Cairo: Several Arab countries have thrown their weight behind Morocco’s action to secure a major route in the Western Sahara linking the kingdom to neighbouring Mauritania.
The Moroccan army Friday unleashed an operation in the Guerguerat buffer zone obstructed by the Polisario Front militia that claims independence of the Sahara. Since October 21, the rebels have blocked Moroccan trucks from moving via the crossing, prompting the kingdom to initiate the operation to stop what Morocco described as “dangerous and unacceptable provocations” from the Polisario Front.
The vital crossing is now fully secured for people’s and goods traffic, according to the Moroccan army.
The UAE was among the Arab countries that have voiced “solidarity” with and “support” for the Moroccan move.
The UAE Foreign Ministry said the country supports Moroccan King VI’s decision to “put an end to the illegal incursion” into Guerguerat and to secure the “natural flow” of goods and people’s movement between Morocco and Mauritania.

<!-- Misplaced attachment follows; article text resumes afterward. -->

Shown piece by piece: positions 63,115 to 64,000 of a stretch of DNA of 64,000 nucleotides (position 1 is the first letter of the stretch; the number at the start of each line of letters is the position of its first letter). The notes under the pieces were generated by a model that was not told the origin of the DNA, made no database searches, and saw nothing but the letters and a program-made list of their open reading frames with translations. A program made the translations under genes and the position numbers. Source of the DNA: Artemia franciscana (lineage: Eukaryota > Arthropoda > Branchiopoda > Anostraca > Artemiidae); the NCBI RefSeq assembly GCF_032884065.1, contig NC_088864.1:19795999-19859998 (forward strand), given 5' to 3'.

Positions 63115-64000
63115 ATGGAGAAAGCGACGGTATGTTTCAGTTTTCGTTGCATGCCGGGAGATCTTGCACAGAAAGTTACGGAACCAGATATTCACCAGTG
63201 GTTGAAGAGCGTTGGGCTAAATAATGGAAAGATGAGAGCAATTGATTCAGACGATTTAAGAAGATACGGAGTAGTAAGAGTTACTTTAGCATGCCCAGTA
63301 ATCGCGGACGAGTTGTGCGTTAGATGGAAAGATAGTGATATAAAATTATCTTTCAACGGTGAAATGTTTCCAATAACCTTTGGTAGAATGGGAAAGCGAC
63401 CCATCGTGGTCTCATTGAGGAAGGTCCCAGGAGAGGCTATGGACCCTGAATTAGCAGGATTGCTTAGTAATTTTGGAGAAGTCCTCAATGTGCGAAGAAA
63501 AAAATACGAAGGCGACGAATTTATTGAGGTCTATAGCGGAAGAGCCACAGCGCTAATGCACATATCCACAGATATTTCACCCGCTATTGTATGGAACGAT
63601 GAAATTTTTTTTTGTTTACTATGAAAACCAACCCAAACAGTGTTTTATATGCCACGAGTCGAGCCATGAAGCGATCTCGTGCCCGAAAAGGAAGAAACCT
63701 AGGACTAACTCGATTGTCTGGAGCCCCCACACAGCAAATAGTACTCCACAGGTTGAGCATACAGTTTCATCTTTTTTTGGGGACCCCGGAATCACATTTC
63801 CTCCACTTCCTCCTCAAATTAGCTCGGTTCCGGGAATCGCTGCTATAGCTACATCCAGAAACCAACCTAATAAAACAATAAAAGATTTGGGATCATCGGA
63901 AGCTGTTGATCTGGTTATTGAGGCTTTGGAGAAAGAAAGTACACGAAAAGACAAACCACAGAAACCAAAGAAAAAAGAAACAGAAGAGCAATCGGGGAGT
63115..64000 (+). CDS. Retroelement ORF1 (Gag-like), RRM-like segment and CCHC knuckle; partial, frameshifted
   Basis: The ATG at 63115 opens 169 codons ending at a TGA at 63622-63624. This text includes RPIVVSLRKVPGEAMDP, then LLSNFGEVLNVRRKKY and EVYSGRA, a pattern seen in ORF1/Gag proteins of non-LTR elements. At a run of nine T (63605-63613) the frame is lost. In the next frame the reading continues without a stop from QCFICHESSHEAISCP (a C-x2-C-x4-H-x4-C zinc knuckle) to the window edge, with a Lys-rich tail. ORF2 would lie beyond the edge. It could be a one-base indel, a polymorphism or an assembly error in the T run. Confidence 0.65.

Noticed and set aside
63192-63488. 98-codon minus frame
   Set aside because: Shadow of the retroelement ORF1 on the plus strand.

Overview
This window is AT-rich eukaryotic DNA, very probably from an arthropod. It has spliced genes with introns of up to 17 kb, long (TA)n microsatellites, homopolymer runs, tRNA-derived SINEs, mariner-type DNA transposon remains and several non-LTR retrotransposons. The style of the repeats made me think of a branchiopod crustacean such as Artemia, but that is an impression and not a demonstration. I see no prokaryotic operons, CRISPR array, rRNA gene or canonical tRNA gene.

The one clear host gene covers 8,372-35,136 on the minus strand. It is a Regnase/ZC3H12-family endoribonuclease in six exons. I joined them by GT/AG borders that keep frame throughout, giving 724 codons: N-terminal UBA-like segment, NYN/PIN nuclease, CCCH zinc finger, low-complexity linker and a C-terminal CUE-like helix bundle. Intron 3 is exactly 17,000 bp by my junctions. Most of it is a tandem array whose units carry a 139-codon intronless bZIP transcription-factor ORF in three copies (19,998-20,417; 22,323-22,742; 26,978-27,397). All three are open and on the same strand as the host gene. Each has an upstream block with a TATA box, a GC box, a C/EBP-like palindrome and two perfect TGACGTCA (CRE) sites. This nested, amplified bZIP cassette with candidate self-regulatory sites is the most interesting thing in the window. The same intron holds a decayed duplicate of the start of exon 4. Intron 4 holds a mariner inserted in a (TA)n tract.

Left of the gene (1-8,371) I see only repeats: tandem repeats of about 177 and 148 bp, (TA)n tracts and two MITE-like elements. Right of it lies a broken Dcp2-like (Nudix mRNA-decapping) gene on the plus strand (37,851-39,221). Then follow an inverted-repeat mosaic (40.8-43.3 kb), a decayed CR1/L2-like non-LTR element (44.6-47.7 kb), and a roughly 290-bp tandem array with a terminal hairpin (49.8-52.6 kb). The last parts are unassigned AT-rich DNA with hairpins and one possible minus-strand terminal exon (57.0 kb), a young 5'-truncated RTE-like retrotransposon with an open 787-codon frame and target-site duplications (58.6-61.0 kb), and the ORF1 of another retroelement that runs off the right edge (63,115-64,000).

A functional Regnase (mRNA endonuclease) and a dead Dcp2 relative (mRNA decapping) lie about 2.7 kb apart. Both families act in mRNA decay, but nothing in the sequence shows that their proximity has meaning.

The UAE also denounced “provocations, and desperate and unacceptable practices” since October 21 in the buffer zone, saying they constituted a “blatant violation of concluded agreements and a genuine threat” to regional stability. “The UAE renews its continued support to the kingdom of Morocco in all measures it deems necessary to defend the integrity and security of its lands and citizens,” the ministry added in a statement.
Saudi Arabia has also expressed backing for the Moroccan moves and condemned “any practices threatening the traffic movement” at the Guerguerat crossing.
Other Arab countries, including Kuwait, Oman, Bahrain, Qatar and Jordan, have voiced similar backing for the Moroccan moves.
Morocco regained control of the Western Sahara from the Spanish colonialists in 1975. A year later, the Polisario Front emerged and pushed for dominating the phosphate-rich territory. The rebel movement took up arms against Morocco until 1991 when both sides signed a ceasefire.
The rebel chief Brahim Ghali has said his militia is no longer committed to the ceasefire and will resume fighting after the Moroccan operation, the Sahara Press Service, a Polisario mouthpiece, reported Saturday.